Ehrlich uses Laurel visit to press for legalized slots

Lawmakers asked to work on negotiating plan for bill

March 29, 2005|By Andrew A. Green | Andrew A. Green,SUN STAFF

Gov. Robert L. Ehrlich Jr. plunked down yesterday in front of the Horse Wizard, a video terminal with flashing lights, whistles and beeps that's the closest thing Laurel Park can get to slot machines without a breakthrough in the legislative stalemate in Annapolis.

The governor went to the racetrack to meet with Maryland Jockey Club President and Chief Executive Officer Joseph A. De Francis and to see the millions of dollars in improvements that Laurel's parent company, Magna Entertainment, has made to the track in recent months - including the Horse Wizard.

Ehrlich took the opportunity to call once again for the state legislature - particularly House Speaker Michael E. Busch - to negotiate a plan to legalize the slot machines the industry says it needs to stay competitive with tracks in neighboring states.

"I'm going to ask the speaker again, respectfully, to sit down. I think he would. I hope he would," Ehrlich said.

Both chambers of the legislature passed slots bills this year, but Senate President Thomas V. Mike Miller rejected the House of Delegates plan, and the House speaker has refused to negotiate his chamber's differences with the Senate version.

Ehrlich said yesterday that the House slots plan would be "better than nothing," but he said it wouldn't do as much for the horse racing industry or the state's coffers. The Senate version would give the state an estimated $915 million in revenue annually; the House version would offer the state about $330 million each year.

De Francis, who would be well-positioned to get a slots license at Laurel under the House plan, wouldn't say whether he thought Ehrlich and Miller should have accepted the House bill.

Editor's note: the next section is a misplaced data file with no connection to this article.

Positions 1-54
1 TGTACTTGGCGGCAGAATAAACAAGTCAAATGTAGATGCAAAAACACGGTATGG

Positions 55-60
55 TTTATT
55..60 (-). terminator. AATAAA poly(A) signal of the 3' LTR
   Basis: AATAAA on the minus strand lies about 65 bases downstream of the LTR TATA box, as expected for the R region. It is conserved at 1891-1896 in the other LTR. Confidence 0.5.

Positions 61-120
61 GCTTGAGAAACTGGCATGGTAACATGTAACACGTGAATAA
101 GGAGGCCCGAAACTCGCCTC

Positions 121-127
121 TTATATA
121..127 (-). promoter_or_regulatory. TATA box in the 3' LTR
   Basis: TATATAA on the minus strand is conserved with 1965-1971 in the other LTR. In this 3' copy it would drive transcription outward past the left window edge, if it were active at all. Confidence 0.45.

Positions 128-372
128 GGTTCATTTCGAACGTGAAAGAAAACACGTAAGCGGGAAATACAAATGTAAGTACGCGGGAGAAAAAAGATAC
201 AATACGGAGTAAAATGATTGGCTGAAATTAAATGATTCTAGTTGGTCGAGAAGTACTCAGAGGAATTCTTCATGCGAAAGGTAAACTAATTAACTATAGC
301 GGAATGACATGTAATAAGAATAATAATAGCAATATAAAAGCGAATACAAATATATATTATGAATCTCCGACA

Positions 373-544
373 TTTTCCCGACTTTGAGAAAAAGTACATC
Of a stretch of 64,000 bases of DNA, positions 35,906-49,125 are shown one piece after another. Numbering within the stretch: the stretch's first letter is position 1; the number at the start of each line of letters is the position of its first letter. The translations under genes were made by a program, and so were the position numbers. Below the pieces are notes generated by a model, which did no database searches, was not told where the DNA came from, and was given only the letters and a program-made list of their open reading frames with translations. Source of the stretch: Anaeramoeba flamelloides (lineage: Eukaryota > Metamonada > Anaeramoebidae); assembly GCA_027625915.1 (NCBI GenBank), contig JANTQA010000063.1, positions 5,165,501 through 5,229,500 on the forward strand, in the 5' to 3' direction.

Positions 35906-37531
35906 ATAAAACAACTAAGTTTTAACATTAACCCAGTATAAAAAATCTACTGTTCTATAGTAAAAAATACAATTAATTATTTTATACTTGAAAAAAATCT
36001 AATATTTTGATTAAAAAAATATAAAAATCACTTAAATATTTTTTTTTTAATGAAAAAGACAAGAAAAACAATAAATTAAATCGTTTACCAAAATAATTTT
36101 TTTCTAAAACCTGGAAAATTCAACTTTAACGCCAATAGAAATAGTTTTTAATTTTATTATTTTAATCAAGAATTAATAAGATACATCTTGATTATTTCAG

"I don't talk about politics. I just talk about horse racing," he said.

Busch said yesterday that nothing has changed his mind about the likelihood that an amended slots bill could pass his chamber. The House bill, which has fewer machines than the Senate version and keeps slots away from several jurisdictions, including Prince George's County and Baltimore, that don't want them, got 71 votes, the minimum number to pass.

Ehrlich said he wouldn't accept a location in Frederick County, which the House bill included, and would like some of the proceeds to pay for annual operating expenses for the state's schools.

But Busch noted that several delegates have said they wouldn't vote for the House bill a second time, and none of those who voted against it originally have said they would support it if it came up again.

"I couldn't re-create that vote if I wanted to," Busch said. If Ehrlich wanted slots, he should have pressured Miller to accept the House bill, Busch said.

Even without legislation, Laurel has created a slots-parlor feel in its Horse Wizard room. The terminals are arrayed in banks in a windowless room where lights slowly shift from yellow to green to blue to purple to red and back to yellow again. The only horses visible are the ones on video monitors.

De Francis said Horse Wizard works like off-track wagering and is designed to be more user-friendly for casual gamblers who are comfortable with ATMs and computers but might be intimidated by betting on horses.

"It's good for people who are not familiar with the teller window and all the complicated hieroglyphics that go with betting on horse racing," he said.

But slot machines they are not. When Ehrlich sat down at one of them, De Francis set him up with a $20 credit on the machine - they neither take nor dispense cash - and the governor was left to choose how much to bet on which horse. That choice was easy: General Josh, in honor of Ehrlich's youngest son, Joshua. He tapped the General Josh icon on the screen and another for a $15 bet.

Small pictures of horses then spun on the screen, similar to the cherries and bars on a slot machine, although that was just for show. The results of his bet would have to wait on the start of the fifth race of the afternoon at Beulah Park in Grove City, Ohio.

A clock on the governor's terminal counted down the seconds until the start of the race while a flat-screen monitor overhead showed the horses lining up on the track that had turned sloppy from rain.

"Maybe he's a mudder," Ehrlich said.

At 3:03 p.m., they were off.

Upward Bound started off in the lead, while General Josh, who evidently did not love the slop as much as the governor had hoped, lagged several places behind.

About a minute and 15 seconds later, Ehrlich's horse crossed the finish line in fourth, and the governor's credit account was $15 the poorer. He didn't stick around for the next race.

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